2. Any one of joint promisor may be compelled to perform

    Each promisor may compel contribution
    Sharing of loss by default in contribution

3.Effect of release of one joint promisor
4. Devolution of joint rights


    A Contract consists of reciprocal promises when one party . makes a promise (to do or not to do something in the
     future) in consideration of a similar promise (to do or not to do' something in the future) made by the other party. Such
     a contract is an exchange of promises.


I. Promisor not bound to perform, unless reciprocal promisee ready and willing to perform
2. Order of performance of reciprocal promises
3. Liability of party preventing event on which contract is to take effect
4. Effect of default as to that promise which should be first performed in contract consisting of reciprocal promises
5. Reciprocal promises to do things legal and also other things illegal .
6. Agreement to do impossible act
                                      PERFORMANCE OF CONTRACTS

Sections 62 to 67 of the Contract Act are listed under the heading "Contracts which need not be performed". The relevant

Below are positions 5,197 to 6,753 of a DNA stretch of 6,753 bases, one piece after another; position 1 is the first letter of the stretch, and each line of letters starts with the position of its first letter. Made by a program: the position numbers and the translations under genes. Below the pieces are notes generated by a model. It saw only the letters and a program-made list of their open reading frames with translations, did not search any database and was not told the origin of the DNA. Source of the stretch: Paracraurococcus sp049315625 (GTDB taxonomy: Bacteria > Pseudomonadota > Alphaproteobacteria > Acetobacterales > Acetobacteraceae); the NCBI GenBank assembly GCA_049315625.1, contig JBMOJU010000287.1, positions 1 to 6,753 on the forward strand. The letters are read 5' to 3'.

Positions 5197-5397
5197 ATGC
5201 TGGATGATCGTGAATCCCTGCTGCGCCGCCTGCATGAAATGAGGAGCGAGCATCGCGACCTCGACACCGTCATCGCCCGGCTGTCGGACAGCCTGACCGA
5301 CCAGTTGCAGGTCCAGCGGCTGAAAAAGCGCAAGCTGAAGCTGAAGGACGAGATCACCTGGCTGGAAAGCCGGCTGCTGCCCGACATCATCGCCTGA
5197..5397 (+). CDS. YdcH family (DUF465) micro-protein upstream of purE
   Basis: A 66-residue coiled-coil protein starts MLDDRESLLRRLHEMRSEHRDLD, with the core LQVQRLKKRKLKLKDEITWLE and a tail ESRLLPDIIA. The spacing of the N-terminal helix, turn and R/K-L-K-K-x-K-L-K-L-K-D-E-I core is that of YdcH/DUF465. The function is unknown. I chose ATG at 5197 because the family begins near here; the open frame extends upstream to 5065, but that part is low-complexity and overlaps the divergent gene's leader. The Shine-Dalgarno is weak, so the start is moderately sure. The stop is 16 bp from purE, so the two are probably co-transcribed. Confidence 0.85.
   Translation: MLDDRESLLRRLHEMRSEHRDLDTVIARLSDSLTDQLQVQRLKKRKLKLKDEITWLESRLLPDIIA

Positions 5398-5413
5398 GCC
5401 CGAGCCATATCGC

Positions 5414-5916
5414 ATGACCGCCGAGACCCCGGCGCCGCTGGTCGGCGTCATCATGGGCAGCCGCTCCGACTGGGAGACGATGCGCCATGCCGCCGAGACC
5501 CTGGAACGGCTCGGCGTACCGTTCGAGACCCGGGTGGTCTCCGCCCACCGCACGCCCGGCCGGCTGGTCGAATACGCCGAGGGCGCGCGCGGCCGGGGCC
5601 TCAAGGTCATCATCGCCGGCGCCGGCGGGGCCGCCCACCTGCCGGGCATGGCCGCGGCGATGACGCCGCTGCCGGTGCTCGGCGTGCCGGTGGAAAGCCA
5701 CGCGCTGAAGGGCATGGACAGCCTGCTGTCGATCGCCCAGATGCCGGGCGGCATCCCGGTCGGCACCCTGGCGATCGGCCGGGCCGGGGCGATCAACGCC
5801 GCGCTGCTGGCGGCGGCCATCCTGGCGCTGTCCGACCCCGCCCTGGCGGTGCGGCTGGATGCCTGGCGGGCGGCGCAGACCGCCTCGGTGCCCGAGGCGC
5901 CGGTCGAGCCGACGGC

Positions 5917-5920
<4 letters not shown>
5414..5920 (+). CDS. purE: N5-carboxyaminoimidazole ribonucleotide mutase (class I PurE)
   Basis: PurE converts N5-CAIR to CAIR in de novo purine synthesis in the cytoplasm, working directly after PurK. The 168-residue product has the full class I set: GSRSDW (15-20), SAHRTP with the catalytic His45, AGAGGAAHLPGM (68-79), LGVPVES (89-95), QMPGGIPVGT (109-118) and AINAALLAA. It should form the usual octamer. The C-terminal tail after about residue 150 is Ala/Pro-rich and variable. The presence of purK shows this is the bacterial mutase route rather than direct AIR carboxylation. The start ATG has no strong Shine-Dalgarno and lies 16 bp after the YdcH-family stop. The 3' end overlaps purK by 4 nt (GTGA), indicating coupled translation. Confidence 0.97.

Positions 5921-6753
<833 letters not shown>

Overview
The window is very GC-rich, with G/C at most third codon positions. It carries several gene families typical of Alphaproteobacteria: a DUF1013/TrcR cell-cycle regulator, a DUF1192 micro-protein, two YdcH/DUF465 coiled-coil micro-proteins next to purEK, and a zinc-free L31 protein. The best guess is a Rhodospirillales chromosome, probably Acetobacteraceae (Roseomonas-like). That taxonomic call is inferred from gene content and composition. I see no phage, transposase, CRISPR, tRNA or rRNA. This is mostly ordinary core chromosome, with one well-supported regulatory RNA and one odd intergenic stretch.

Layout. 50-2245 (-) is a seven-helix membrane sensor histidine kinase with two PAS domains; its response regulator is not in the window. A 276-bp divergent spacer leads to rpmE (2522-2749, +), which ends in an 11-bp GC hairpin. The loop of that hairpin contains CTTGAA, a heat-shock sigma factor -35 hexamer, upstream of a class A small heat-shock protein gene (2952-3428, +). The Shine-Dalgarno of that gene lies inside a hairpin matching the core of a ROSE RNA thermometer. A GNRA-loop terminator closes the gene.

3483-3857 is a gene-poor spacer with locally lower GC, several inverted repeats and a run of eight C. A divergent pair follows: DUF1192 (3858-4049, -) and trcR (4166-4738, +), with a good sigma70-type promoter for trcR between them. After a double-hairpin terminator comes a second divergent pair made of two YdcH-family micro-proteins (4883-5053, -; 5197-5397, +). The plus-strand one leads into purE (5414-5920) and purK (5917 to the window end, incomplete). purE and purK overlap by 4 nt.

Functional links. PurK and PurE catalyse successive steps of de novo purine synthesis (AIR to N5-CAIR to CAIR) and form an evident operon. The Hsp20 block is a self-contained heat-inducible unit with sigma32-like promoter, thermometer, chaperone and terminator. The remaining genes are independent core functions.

provisions are as follows :

1.   If by mutual agreement there is Novation, Rescission or Alteration, the original contract need not be
     performed. (Sec. 62.
2.   The same rule applies in cases of Remission. (Sec. 63)
3.   When a voidable contract is rescinded, the other party need not perform his promise. (Sec. 64.)
4.   If the promisee neglects or refuses to afford the promisor reasonable facilities for the performance of his
     promise, the promisor is excused by such neglect or refusal as to any non-performance caused thereby." Sec.

Under the Law of Contract the following agreements need not be performed :

1.   Unlawful consideration and object-Sec. 23
2.   Where the performance is unlawful or illegal-Sec. 56



Assignment means transfer. The rights and liabilities of a party to a contract can be assigned under certain

Assignment may occur

1.   by act of parties or
2.   by operation of law.
                                       PERFORMANCE OF CONTRACTS

The rules regarding assignment of contracts are summarised below :

1.   Contracts involving personal skill, ability, credit or other personal qualifications, cannot be assigned.
2.   The obligations under a contract, i.e., the burden and the liabilities under the contract cannot be transferred.
3.   A contract may be performed through the agency of a competent person, if the contract does not contemplate
     perfor-mance by the promisor personally.-Sec. 40.
4.   The rights and benefits under a contract (not involving personal skill or volition) can be assigned.
5.   The rights of a party under a contract may amount to an "actionable claim" or "a chose-in-action".